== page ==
Selvage: The unprinted paper around panes of stamps,
sometimes called the margin.
Semipostal Stamp: A First-Class Mail stamp priced to
include an additional charge earmarked for a specific purpose, e.g.,
breast cancer research.
Series: A number of individual stamps or sets of stamps
having a common purpose or theme, issued over an extended periods of time
(generally a year or more), including all variations of design and/or
Set: A group of stamps with a common design or theme
issued at one time for a common purpose or over a limited period of time
(generally less than a year).
Souvenir Sheet: A small sheet of stamps with a
Special Issues: Stamps with a commemorative appearance
that supplement definitives and meet specific needs. These include
Christmas, Love, Holiday Celebrations, airmail, Express Mail, and Priority
Speculative: A stamp or issue released primarily for sale
to collectors, rather than to meet any legitimate postal need.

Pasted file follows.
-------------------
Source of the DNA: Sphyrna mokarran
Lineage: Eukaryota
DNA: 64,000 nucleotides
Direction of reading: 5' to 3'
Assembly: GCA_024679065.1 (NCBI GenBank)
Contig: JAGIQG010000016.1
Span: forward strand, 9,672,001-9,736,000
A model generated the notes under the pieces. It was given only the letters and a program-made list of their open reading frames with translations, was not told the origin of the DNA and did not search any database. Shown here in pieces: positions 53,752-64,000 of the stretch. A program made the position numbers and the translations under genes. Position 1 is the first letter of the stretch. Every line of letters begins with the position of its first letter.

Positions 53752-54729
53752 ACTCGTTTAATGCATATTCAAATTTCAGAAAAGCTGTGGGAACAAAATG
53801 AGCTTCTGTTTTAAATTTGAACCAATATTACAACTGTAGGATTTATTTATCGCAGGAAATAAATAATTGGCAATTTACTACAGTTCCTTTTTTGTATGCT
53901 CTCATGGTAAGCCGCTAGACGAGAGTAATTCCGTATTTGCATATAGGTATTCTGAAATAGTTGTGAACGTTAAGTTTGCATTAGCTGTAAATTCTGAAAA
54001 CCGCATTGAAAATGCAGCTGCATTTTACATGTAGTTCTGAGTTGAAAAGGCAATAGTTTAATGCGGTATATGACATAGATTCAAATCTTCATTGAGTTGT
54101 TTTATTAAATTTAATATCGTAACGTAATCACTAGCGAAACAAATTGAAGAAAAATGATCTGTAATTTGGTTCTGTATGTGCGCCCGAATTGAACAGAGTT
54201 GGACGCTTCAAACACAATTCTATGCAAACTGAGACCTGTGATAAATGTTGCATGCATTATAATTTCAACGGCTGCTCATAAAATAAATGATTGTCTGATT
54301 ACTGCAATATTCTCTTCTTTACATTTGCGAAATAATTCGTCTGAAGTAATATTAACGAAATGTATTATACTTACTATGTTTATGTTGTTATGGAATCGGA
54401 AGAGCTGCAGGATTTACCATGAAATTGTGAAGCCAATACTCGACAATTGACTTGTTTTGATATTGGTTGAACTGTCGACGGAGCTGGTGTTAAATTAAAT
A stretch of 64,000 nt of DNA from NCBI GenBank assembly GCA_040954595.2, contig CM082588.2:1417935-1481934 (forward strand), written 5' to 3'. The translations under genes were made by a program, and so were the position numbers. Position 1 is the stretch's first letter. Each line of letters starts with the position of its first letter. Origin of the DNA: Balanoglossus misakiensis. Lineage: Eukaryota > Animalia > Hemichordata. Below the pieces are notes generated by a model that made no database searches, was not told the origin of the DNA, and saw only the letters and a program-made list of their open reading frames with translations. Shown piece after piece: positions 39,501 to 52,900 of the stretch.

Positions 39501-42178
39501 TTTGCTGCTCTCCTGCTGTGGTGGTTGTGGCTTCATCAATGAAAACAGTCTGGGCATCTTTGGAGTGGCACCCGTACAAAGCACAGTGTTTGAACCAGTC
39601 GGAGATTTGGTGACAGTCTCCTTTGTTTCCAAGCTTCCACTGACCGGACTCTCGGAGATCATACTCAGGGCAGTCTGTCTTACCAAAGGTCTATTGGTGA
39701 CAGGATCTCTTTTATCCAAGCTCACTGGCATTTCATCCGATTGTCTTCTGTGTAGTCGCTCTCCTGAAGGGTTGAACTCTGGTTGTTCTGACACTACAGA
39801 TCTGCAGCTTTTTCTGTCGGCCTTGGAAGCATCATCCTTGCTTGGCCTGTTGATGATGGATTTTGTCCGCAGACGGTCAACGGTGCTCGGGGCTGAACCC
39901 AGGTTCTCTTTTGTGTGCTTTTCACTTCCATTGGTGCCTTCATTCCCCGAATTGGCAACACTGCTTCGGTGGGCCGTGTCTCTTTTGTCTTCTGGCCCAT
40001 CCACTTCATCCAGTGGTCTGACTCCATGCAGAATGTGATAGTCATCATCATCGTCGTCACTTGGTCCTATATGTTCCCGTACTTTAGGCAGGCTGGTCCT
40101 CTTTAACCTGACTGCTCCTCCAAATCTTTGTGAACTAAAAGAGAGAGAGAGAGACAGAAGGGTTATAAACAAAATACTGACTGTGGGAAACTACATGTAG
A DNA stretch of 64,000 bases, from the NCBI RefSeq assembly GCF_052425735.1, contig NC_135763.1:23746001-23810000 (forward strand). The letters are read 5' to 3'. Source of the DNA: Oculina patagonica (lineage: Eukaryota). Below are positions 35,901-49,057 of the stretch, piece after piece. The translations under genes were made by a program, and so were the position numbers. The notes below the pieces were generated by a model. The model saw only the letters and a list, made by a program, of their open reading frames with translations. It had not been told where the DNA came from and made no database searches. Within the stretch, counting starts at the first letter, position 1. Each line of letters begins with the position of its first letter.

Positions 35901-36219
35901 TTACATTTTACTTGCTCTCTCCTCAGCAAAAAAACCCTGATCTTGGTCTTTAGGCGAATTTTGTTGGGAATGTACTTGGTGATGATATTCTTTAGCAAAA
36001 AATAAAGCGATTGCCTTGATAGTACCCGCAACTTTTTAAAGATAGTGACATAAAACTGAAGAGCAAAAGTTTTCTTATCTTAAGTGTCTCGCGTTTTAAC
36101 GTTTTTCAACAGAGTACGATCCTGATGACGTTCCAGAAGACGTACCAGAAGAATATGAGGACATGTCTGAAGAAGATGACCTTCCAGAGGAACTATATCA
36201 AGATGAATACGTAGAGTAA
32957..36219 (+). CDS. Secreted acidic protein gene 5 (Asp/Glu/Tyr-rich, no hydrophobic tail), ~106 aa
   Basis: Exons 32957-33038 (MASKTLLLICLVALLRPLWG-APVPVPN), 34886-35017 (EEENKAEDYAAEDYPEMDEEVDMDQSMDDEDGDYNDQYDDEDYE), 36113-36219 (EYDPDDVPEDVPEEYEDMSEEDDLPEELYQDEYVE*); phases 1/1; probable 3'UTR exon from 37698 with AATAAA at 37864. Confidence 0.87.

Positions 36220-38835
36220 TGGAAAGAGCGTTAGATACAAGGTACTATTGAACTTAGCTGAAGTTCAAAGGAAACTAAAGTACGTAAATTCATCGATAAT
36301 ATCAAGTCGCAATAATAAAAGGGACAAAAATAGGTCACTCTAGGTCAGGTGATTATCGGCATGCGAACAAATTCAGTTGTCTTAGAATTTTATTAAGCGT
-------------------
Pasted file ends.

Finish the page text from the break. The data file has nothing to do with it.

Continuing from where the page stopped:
Stamp Decoder™: A device with a special lens that
reveals hidden images on stamps. It is available from the U.S. Postal
Stamped Postal Card: The current term for a mailable card
with postage imprinted on it.
Stamped Envelope: A mailable envelope with postage
embossed or imprinted on it.
Standard Mail: New name for the merger of third-class
mail and fourth-class mail as one class under Classification Reform
implementation of July 1, 1996.
Star Route: A mail route serviced by an outside
contractor rather than a postal employee.
Strip: Three or more unseparated stamps in a row.
Surcharge: An overprint that changes the denomination of
a stamp from its original face value.
Sweatbox: A closed box with a grill over which stuck
together unused stamps are placed. A wet, sponge-like material under the
grill creates humidity so the stamps can be separated without removing the
Tagging: The marking of stamps with a phosphor or similar
coating (which may be in lines, bars, letters, overall design area or
entire stamp surface), done by many countries for use with automatic